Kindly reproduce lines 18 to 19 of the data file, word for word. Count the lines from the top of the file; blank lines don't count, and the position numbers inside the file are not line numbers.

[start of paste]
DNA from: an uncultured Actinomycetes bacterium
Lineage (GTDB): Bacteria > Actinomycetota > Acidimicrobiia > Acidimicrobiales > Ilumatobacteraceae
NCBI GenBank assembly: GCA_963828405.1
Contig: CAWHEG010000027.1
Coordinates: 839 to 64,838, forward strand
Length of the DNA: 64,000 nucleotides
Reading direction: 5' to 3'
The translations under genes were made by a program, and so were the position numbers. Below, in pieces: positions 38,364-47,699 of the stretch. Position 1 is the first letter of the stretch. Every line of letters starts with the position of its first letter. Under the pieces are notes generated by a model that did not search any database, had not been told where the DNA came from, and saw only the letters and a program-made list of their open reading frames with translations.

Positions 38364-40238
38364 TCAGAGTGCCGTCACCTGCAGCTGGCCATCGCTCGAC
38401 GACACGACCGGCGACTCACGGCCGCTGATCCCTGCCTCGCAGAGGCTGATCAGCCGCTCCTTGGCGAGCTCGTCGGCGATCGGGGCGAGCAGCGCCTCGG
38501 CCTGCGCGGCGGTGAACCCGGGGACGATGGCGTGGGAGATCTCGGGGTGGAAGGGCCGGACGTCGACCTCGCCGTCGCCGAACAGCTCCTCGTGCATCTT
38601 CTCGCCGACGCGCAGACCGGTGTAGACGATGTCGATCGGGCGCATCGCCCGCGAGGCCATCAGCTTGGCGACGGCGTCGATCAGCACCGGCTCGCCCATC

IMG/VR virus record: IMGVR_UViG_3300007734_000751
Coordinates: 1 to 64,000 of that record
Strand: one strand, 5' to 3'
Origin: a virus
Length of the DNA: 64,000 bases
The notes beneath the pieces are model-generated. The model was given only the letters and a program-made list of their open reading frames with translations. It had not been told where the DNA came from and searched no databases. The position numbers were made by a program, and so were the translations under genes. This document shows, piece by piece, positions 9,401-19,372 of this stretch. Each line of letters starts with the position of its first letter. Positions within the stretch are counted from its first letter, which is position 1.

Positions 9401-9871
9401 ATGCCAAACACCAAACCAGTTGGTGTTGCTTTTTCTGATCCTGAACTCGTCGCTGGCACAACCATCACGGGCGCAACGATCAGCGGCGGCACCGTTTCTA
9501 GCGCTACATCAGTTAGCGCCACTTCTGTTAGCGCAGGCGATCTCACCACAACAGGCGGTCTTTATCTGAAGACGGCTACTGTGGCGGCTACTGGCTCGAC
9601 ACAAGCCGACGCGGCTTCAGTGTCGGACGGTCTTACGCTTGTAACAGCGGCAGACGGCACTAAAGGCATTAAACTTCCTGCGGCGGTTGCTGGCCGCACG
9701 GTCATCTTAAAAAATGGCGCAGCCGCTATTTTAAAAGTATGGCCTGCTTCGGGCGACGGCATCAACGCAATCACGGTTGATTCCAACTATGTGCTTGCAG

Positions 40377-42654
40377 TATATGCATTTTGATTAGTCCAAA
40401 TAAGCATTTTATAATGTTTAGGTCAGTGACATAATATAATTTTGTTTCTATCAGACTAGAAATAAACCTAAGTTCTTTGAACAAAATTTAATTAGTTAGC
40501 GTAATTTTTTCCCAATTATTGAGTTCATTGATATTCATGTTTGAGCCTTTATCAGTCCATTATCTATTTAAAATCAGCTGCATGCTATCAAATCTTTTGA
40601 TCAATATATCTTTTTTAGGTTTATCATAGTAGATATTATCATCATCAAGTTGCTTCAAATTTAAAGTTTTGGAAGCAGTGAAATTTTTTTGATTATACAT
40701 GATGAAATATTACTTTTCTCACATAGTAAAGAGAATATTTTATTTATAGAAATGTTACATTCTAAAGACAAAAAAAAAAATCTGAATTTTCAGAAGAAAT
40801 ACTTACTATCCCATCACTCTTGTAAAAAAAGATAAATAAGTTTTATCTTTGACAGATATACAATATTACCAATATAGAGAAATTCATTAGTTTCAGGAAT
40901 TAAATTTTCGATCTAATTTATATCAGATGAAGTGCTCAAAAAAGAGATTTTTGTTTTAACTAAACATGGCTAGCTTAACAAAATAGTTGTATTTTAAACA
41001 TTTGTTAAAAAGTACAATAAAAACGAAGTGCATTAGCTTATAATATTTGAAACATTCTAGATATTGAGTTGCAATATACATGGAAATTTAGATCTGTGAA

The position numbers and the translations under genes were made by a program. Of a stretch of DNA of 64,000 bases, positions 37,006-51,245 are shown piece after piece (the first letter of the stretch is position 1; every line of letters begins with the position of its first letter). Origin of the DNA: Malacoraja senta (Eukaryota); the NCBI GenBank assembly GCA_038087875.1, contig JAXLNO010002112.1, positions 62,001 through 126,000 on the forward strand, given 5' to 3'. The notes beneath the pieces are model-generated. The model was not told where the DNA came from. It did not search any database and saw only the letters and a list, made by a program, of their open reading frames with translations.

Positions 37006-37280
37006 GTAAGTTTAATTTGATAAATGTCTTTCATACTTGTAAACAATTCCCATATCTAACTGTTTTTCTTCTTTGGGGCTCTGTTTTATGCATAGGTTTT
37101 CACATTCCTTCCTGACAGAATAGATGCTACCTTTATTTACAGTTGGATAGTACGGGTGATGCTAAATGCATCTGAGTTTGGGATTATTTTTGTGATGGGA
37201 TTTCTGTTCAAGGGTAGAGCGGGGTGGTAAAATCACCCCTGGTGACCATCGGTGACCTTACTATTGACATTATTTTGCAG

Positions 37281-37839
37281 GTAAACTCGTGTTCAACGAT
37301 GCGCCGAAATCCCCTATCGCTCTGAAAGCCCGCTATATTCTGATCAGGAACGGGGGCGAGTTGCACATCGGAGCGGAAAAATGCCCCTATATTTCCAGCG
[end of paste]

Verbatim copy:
Length of the DNA: 64,000 bases
The notes beneath the pieces are model-generated. The model was given only the letters and a program-made list of their open reading frames with translations. It had not been told where the DNA came from and searched no databases. The position numbers were made by a program, and so were the translations under genes. This document shows, piece by piece, positions 9,401-19,372 of this stretch. Each line of letters starts with the position of its first letter. Positions within the stretch are counted from its first letter, which is position 1.